Clive Wearing, the subject of the article, is able to play and recall pieces of music he knew years ago, even though he is not capable of remembering what he did a few seconds ago. He is able sightread at the piano or the organ, speak and write in several languages, dance, and perform hands-on tasks like making coffee and dressing himself elegantly, because he somehow physically understands what to do.
I have always had a hard time memorizing music. If I were pressed to learn to play a piece from memory, I don't think I could do it, yet if I were to have a modern flute, an instrument I haven't practiced in twenty years, in my hands, I know that I would be able to play a series of about ten orchestral excerpts, a bunch of etudes, and scales, and a bunch of repertoire, including pieces that I won't remember until I have the instrument in my hands and I am prompted by the first two or three notes.
If I have a fiddle in my hands, I can play parts of a handful of pieces that I know from muscle memory and by ear due to 15 years of practice: a page or so of solo Bach, a page or so of a Mozart concerto; but if I were to try to play the Beethoven Sonata I am working on right now (that I practiced carefully not an hour ago), the only way I could call it into my mind would be by visualizing the music on the page. The hard parts--the parts that are hard to both decipher and to physically play--won't make it into my visual memory for at least a month, and I know that I will never be able to play it from memory (though my goal is to be able to simply play the piece).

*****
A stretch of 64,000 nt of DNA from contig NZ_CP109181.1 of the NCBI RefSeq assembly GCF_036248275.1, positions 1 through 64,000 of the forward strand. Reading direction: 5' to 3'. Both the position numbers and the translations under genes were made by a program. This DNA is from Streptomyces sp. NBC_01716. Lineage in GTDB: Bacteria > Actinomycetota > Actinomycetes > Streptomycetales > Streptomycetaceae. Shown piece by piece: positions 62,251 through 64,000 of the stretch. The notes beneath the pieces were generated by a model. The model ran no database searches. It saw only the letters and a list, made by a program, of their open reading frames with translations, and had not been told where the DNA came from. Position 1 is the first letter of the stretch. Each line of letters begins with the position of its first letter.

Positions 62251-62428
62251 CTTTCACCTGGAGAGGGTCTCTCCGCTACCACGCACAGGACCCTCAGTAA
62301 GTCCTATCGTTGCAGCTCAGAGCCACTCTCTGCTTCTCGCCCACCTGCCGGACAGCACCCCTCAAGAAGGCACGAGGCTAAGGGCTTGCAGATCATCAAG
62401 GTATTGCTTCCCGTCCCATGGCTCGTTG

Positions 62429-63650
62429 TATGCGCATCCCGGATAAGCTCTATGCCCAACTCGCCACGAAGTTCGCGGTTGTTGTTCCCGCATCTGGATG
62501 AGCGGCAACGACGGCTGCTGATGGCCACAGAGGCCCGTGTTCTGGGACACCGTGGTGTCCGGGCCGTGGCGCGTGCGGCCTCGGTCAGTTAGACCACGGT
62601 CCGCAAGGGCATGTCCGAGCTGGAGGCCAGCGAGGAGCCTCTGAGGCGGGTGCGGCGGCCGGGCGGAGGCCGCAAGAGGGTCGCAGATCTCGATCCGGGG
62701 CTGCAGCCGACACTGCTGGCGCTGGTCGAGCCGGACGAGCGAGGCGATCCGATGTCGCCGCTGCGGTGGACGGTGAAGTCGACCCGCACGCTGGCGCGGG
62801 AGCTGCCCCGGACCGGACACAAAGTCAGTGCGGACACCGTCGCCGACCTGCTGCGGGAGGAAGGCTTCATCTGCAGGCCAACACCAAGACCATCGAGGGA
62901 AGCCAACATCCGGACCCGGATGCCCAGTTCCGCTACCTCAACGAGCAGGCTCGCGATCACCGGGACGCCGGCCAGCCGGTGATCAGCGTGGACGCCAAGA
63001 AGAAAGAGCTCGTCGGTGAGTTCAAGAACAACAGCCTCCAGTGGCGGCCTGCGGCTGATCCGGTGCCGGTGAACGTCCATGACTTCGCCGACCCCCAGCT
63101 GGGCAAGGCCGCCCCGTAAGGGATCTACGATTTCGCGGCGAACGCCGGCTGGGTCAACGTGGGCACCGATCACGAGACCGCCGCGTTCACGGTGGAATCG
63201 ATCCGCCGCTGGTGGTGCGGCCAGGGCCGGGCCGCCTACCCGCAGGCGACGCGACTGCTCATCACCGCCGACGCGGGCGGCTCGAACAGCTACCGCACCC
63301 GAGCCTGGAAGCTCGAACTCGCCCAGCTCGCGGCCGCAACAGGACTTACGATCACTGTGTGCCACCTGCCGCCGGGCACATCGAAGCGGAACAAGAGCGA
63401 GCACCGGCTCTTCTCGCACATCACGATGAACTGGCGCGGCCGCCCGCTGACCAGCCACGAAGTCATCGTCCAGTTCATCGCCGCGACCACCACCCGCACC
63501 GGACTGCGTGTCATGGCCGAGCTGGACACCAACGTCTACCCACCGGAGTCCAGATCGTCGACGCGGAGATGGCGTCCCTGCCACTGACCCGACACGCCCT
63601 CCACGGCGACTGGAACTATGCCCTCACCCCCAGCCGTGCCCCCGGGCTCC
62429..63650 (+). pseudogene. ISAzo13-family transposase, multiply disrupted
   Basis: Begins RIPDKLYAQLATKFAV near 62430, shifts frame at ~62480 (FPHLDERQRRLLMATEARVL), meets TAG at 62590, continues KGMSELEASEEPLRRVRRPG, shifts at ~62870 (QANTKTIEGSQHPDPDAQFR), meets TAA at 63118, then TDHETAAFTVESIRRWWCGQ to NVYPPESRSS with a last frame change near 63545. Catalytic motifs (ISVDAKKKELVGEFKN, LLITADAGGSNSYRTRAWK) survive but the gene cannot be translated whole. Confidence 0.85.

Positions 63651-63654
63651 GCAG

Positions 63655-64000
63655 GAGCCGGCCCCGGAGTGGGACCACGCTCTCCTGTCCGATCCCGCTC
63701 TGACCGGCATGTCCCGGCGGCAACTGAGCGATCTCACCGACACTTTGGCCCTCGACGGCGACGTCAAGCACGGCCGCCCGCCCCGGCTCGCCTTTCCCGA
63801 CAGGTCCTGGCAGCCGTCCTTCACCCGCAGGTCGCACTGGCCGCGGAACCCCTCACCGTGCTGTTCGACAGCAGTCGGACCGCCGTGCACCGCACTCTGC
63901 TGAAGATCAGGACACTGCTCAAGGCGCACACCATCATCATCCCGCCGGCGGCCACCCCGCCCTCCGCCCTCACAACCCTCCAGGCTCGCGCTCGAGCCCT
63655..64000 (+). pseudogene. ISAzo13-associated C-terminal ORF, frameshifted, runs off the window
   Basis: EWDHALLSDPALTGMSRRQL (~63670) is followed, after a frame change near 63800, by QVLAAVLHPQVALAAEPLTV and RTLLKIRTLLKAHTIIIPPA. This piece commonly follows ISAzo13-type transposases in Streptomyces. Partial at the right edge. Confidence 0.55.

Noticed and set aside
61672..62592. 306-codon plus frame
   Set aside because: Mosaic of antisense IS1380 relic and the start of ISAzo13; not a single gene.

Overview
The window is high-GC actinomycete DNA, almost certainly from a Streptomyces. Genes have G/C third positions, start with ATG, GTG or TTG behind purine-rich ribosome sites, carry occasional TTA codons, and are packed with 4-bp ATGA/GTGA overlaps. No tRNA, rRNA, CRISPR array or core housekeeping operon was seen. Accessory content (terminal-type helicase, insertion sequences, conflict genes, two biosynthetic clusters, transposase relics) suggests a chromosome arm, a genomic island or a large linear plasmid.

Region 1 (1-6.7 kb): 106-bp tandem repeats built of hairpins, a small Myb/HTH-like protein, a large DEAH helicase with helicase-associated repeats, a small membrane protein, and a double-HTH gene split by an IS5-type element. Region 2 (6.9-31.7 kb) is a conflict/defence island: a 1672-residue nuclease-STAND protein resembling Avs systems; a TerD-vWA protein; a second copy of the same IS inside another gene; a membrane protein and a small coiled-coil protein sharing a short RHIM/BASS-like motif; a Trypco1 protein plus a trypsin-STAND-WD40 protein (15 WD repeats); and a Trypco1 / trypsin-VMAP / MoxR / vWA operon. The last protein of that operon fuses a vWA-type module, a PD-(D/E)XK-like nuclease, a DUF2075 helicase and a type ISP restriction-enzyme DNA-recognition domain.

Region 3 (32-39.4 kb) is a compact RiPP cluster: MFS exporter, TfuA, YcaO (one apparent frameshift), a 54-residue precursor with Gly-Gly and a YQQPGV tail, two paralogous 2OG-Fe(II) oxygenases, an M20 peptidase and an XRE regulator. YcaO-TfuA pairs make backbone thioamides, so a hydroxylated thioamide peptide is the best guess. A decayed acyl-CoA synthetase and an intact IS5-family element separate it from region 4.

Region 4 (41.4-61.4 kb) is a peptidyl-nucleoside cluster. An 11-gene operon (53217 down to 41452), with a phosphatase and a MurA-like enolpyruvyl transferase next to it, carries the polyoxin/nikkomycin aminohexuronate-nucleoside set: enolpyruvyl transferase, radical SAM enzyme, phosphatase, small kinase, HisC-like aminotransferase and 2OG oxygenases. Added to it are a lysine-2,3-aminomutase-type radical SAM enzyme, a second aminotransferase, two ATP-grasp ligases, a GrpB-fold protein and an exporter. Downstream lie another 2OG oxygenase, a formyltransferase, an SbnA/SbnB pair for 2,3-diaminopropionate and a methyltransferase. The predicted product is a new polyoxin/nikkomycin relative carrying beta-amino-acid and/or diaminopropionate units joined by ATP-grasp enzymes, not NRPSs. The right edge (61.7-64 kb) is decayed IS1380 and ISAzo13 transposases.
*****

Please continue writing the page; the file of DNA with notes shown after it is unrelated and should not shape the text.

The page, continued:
I can play many of the Bach cello suites by ear on the viola because I used to hear them practiced every day when I was a child. When trying to actually play them from memory, unless I am not paying attention at all and happen to make it further, I pretty much crash and burn after a page or so. Playing a whole suite or even a whole movement of solo Bach from memory is something that I know I will never do. It's a good thing that I have the music.